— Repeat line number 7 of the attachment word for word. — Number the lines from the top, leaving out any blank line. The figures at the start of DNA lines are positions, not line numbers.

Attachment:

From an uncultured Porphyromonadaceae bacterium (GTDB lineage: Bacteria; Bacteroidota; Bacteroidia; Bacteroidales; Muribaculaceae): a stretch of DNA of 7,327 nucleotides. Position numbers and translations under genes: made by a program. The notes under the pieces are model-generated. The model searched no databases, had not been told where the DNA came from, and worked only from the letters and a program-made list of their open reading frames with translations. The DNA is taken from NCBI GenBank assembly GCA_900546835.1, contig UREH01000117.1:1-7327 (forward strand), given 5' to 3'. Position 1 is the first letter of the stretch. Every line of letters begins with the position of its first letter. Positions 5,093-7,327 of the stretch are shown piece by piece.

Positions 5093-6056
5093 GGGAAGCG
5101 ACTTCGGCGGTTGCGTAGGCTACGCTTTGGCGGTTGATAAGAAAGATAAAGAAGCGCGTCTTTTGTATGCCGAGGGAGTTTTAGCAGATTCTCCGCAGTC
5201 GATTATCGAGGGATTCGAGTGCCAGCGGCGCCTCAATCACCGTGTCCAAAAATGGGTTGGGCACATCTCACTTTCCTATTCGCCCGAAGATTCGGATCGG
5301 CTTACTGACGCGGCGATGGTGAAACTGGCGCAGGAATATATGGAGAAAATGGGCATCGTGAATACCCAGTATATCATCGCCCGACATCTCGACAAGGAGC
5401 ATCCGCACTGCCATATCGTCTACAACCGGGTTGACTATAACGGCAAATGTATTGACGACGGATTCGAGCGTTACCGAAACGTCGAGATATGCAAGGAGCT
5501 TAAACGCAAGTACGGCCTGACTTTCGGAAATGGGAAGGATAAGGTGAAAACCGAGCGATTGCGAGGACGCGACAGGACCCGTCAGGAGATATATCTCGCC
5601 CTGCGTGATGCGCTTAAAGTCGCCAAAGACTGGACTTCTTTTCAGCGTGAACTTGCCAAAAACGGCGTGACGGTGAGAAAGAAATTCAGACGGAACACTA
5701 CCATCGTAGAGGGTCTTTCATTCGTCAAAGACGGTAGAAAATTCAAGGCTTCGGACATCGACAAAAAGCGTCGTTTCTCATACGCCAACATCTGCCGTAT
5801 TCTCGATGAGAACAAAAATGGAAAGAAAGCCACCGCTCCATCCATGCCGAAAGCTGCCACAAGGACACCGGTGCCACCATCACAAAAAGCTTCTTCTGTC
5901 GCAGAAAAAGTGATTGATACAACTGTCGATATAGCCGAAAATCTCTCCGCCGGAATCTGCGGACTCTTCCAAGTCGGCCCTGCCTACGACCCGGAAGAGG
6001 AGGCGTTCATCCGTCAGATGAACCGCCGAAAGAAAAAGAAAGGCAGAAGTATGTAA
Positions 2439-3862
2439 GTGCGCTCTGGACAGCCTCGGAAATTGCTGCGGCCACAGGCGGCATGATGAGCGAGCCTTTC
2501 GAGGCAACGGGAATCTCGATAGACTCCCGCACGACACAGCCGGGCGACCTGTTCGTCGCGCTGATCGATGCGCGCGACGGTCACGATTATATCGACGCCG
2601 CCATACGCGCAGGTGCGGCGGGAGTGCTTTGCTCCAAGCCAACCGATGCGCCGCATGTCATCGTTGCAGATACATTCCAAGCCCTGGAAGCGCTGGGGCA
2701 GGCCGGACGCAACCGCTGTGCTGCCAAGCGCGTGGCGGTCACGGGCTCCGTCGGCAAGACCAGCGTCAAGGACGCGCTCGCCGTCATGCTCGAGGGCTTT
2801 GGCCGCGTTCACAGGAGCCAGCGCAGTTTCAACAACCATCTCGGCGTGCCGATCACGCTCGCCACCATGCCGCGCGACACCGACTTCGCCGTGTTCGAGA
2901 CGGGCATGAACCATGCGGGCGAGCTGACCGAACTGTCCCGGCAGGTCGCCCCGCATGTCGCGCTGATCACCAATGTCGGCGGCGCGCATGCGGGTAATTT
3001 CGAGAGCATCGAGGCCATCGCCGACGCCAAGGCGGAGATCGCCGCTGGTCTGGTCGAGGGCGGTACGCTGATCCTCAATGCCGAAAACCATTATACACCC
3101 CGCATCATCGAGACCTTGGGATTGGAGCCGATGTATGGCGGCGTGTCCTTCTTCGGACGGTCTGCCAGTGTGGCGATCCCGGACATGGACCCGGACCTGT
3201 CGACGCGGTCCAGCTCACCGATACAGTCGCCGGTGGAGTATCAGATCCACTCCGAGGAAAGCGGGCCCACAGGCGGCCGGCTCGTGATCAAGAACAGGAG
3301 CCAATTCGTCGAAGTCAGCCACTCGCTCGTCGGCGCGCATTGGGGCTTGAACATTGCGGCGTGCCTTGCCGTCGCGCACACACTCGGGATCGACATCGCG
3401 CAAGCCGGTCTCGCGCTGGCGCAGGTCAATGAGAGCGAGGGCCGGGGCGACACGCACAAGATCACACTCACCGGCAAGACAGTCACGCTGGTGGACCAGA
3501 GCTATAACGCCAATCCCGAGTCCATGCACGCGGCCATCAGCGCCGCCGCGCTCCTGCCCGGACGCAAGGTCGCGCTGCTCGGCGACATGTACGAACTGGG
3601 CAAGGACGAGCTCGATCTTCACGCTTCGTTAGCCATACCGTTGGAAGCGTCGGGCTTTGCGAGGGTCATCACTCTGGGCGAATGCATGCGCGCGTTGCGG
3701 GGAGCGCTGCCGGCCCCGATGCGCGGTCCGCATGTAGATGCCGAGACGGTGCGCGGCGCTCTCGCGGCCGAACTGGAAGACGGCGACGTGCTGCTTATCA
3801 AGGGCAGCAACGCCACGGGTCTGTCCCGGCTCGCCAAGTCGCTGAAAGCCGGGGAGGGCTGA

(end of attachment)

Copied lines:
5401 ATCCGCACTGCCATATCGTCTACAACCGGGTTGACTATAACGGCAAATGTATTGACGACGGATTCGAGCGTTACCGAAACGTCGAGATATGCAAGGAGCT